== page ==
Write Hello World

Now, let’s write the basic source code for our “Hello Real World” application. Thankfully, we can adapt some of the code that is provided by the Gradle init command, but we’ll simplify it a bit to meet our needs.

Rename App.java

First, let’s rename the App.java file in app/src/main/java/hello to HelloWorld.java. This filename is a better representation of what we want our class to be. Recall that the filenames of .java files must exactly match the name of the Java class contained in the file.

Let’s do this through the Codio interface. Use the file tree to the left to navigate to the file App.java, and then right-click and choose Rename. You can then enter HelloWorld.java in the box. Once you have completed this task, you should now see the following structure in the file tree:

Renamed File Renamed File

Write Code in HelloWorld.java

The Gradle init command created some sample code that is still in the renamed HelloWorld.java file. Let’s replace it with this code:

package hello;

public class HelloWorld

    public static void main(String[] args)
        System.out.println("Hello World");

This is a pretty standard “Hello World” application, and all the code here should be pretty familiar. The only new line of code that you may not have seen before is the very first line, package hello;. That line is used to denote what package this file belongs to, and it corresponds to the folder named hello that contains this file. We’ll discuss what a package is later in this course, but in essence packages are a way to organize large programs by grouping similar classes together.

Write Code in AppTest.java

We’ll also need to update the code in the AppTest.java file, which can be found in app/src/test/java/hello. We’ll change it later, but for now we’ll just replace it with some blank code so that it will compile:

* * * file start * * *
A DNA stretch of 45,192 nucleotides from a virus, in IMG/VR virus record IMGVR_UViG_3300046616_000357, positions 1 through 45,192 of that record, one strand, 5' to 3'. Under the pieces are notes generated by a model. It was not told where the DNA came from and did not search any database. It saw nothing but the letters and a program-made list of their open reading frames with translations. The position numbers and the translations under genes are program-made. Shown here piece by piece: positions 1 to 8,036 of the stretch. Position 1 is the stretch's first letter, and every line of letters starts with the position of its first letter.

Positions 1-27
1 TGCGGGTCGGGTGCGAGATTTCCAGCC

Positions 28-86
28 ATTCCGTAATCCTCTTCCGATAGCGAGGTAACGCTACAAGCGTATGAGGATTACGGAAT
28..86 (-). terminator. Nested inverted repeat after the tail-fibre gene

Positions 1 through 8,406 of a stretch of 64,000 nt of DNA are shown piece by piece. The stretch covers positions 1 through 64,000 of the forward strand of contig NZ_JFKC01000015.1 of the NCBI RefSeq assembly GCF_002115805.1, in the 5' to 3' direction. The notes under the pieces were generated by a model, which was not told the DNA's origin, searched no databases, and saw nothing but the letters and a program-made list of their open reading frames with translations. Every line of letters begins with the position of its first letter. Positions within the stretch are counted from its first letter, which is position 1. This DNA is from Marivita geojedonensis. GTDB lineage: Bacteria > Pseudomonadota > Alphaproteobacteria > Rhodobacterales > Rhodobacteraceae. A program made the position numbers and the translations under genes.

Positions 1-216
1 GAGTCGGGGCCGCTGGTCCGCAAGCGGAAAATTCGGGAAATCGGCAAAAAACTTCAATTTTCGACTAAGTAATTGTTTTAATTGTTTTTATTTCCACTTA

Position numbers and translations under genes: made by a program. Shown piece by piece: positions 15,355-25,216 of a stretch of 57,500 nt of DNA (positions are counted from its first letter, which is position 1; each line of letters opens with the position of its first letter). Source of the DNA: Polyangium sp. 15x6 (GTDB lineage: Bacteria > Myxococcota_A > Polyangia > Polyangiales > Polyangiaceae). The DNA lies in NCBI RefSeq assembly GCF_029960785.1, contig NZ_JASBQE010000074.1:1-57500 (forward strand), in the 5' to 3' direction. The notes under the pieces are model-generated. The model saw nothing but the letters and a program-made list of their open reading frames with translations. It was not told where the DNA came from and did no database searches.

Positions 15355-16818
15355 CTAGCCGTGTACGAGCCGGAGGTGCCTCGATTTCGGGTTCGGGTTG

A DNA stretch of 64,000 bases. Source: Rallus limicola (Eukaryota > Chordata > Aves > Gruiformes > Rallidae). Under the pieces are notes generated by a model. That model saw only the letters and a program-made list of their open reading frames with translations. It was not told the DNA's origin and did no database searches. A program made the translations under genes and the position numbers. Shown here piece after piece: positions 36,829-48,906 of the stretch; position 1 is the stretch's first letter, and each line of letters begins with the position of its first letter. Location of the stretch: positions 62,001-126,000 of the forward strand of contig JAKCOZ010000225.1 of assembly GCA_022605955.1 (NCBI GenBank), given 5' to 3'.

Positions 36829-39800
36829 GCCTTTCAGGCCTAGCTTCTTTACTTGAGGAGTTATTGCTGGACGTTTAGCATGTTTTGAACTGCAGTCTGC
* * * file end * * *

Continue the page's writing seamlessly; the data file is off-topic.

package hello;

public class AppTest {


Unfortunately, Gradle will not allow our application to compile if the tests won’t also compile! So, we’ll fix that for now until we get to that part of the project.

Update Gradle Settings

Also, since we changed the name of the main class in our application, we’ll also need to change it in the build.gradle file. To do this, open the file app/build.gradle and look for the following section:

application {
    // Define the main class for the application.
    mainClass = 'hello.App'

We’ll need to update it to use our new HelloWorld class. So, replace that section with the following:

application {
    // Define the main class for the application.
    mainClass = 'hello.HelloWorld'

Recall that our HelloWorld class is in the hello package, so we use the name hello.HelloWorld to refer to the class.

Compile Hello World

Now we can start to explore what Gradle is really used for - easily compiling and executing our program. Recall that previously we’d need to use the javac command to compile our program, and then java to run it. For small programs, that can be pretty simple. However, as programs become larger and larger, and include more packages and external libraries, it can be extremely difficult to write the correct javac and java commands to get it all working.